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How do you "create" your own internet cable?

#21SlaynPosted 4/24/2014 8:43:54 PM
I didn't see he had a cable in his bedroom. I thought he just wanted to run the existing cable to another room. Seeing his latest post, this is probably what he needs to do anyway.

After fully reading again, I would say save yourself the hassle and get a powerline adapter kit. It basically plugs in to one power wall socket in your house and sends the signal to another part of the house. So ethernet from your router to your power socket, then another power socket now has a plug with ethernet out. I think they even make ones with wifi if you need more than just a single ethernet cord.

Something like this:

http://www.amazon.com/Linksys-Powerline-Wireless-Extender-PLWK400/dp/B0087O6AQE

About as expensive as the cable guy to come out, but at least you'd have internet on all sides now.
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#22zerodefectPosted 4/27/2014 12:44:43 PM(edited)
WerdnAndreW posted...
A splitter is fine... How do you think the cable company does it? To do multiple runs, use a 2 way splitter first. One goes to the modem and the other hooks up to another splitter which connects to multiple cable boxes.


I know how a cable company does it.

The signal is either boosted/attenuated before the tap/splitter directly from the drop to compensate for the insertion loss/attenuation added by the splitter. Most cable modems want forward path power levels at +/-11dbmv, a splitter is going to drop that by about -3.5 to -7dbmv. If your RF already sucks (as do a lot of subscribers), you're just asking for problems. If the tech didn't install the splitter, then you shouldn't be adding one.

Many techs are dispatched for repairs where a subscriber has added some sort of splitter or booster and wonder why they have packet loss / slow speeds / high BER's or intermittent sync issues. A customer should not be adding any CPE in-line unless they know what they are doing.
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#23LvthnPosted 4/27/2014 1:02:53 PM
I make them professionally.

You need:

- Side cutters
- Strippers (for coax)
- Fittings (to the right size cable, probably RG6)
- Compressors (for fittings)

It's very easy to do but I advise against using material bought from consumer outlets to do wiring, just as an example if your splitter isn't rated for the full bandwidth your carrier uses, you can screw up everything past that splitter. Same goes for cable, even barrel bolts (F-81 connectors), ground blocks, etc.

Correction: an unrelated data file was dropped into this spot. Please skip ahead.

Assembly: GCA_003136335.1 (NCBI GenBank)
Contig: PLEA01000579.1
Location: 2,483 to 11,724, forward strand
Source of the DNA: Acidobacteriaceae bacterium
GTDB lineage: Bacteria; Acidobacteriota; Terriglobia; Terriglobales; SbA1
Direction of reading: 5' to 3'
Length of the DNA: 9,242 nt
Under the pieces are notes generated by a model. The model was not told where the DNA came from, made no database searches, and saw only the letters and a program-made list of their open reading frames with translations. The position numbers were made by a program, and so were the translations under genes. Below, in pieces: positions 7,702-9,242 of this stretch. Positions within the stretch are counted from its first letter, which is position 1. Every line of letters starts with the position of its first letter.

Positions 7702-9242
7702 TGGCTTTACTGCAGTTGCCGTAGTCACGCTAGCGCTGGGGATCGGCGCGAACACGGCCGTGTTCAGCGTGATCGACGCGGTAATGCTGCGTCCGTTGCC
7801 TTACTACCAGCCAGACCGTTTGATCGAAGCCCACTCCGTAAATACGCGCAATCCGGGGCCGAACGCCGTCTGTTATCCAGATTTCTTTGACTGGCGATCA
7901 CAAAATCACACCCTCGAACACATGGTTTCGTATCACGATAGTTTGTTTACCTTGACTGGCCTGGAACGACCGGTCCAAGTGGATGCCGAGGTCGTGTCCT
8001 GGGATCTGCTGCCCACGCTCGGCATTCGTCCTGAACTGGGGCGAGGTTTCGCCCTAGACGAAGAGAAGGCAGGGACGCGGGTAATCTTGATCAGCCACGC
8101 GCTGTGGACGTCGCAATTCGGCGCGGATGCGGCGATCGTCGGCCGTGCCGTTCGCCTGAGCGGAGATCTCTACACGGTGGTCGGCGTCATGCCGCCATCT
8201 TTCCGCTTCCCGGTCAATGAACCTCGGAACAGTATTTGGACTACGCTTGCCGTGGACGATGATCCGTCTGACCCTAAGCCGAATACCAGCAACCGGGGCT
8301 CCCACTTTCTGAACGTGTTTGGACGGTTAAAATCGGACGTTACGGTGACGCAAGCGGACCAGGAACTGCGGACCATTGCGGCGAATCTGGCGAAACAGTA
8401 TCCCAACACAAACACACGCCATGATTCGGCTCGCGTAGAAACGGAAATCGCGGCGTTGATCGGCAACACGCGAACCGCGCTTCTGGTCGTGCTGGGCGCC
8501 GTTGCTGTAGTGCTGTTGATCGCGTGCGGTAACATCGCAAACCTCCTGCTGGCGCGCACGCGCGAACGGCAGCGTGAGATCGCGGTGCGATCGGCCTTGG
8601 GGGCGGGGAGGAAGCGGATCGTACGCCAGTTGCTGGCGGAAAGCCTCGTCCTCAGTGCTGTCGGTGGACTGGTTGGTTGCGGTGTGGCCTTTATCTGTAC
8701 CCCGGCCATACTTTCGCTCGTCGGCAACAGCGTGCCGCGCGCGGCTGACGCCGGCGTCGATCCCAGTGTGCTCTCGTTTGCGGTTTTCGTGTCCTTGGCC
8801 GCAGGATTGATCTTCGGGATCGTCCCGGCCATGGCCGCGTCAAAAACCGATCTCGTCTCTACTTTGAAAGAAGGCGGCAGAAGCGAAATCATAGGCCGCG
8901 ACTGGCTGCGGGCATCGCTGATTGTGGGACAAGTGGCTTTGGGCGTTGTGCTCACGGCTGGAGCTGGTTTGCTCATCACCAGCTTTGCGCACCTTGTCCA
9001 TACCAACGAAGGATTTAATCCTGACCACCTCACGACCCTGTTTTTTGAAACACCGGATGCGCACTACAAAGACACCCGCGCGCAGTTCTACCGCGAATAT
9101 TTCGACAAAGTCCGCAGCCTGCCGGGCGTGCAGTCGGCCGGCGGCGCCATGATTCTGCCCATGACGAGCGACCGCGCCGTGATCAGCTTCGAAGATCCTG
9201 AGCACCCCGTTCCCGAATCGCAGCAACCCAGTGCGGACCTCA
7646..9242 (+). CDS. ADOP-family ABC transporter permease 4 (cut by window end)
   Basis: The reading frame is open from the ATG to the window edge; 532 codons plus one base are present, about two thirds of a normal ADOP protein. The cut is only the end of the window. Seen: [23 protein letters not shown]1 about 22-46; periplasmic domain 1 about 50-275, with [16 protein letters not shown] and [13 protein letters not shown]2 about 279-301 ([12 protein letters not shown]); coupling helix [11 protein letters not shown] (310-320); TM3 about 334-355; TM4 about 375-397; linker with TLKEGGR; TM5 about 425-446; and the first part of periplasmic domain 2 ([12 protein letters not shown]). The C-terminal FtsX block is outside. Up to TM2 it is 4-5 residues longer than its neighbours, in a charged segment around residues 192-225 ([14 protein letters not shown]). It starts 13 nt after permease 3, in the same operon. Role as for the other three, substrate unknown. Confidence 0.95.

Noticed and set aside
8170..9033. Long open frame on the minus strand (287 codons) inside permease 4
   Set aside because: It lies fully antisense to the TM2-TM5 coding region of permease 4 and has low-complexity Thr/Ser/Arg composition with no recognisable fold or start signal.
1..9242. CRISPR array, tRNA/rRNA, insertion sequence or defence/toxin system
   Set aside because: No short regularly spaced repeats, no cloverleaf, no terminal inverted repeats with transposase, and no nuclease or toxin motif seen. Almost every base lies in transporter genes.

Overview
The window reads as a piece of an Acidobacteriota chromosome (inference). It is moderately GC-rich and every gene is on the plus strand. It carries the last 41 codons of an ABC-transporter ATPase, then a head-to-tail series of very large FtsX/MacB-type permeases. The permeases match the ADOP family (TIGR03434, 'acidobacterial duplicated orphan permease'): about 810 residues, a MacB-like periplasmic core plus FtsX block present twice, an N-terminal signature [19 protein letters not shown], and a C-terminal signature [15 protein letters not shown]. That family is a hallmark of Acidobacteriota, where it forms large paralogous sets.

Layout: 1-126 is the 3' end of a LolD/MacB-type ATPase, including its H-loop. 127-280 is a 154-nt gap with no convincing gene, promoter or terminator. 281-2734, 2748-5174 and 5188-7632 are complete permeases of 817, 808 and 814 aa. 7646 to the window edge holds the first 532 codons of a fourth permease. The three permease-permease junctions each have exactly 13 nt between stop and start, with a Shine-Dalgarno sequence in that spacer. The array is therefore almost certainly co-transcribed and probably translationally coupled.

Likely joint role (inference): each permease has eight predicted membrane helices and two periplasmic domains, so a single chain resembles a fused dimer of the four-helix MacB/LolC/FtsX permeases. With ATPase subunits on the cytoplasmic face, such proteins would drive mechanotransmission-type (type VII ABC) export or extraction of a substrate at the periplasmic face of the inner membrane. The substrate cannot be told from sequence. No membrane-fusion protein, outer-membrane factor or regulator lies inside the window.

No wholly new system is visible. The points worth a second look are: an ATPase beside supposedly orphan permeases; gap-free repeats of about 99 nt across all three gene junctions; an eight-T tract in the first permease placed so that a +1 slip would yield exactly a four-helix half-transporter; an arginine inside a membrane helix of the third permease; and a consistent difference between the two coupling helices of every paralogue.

If you have bad cable or need an outlet call your carrier, it's usually free if bad cable and $50 or so if new outlet. The tools alone are probably going to run you $40 or so, nevermind a spool of RG6 ($50/1000ft warehouse price, usually, much more consumer price, as much as $10 for 6 ft).
#24LvthnPosted 4/27/2014 1:05:07 PM
zerodefect posted...
WerdnAndreW posted...
A splitter is fine... How do you think the cable company does it? To do multiple runs, use a 2 way splitter first. One goes to the modem and the other hooks up to another splitter which connects to multiple cable boxes.


I know how a cable company does it.

The signal is either boosted/attenuated before the tap/splitter directly from the drop to compensate for the insertion loss/attenuation added by the splitter. Most cable modems want forward path power levels at +/-11dbmv, a splitter is going to drop that by about -3.5 to -7dbmv. If your RF already sucks (as do a lot of subscribers), you're just asking for problems. If the tech didn't install the splitter, then you shouldn't be adding one.

Many techs are dispatched for repairs where a subscriber has added some sort of splitter or booster and wonder why they have packet loss / slow speeds / high BER's or intermittent sync issues. A customer should not be adding any CPE in-line unless they know what they are doing.


This needed to be said. If you don't have full equipment and knowledge of what you're doing, your modifications can make a lot of work for someone else. Especially if you lie about doing it and pretend it must be an unrelated issue when the tech shows up.
#25BilliePilgrimPosted 4/27/2014 1:14:46 PM
zerodefect posted...
Don't put a splitter on a line going to a cable modem. You'd just be asking for trouble. An unterminated splitter could play havoc with the RF signal (reflection, ingress, attenuation, etc.)


Shhhh.... Be quiet now.

Anyway, splitter would work. That's how they had my TV and modem connected at the same time at my old apartment. I would like to mention as well that it functioned perfectly for years like that as well. Only thing I would mind is that you're not running these cables too far. Shouldn't be an issue, but as far as I know you're some baller with a 30,000 sq ft house.
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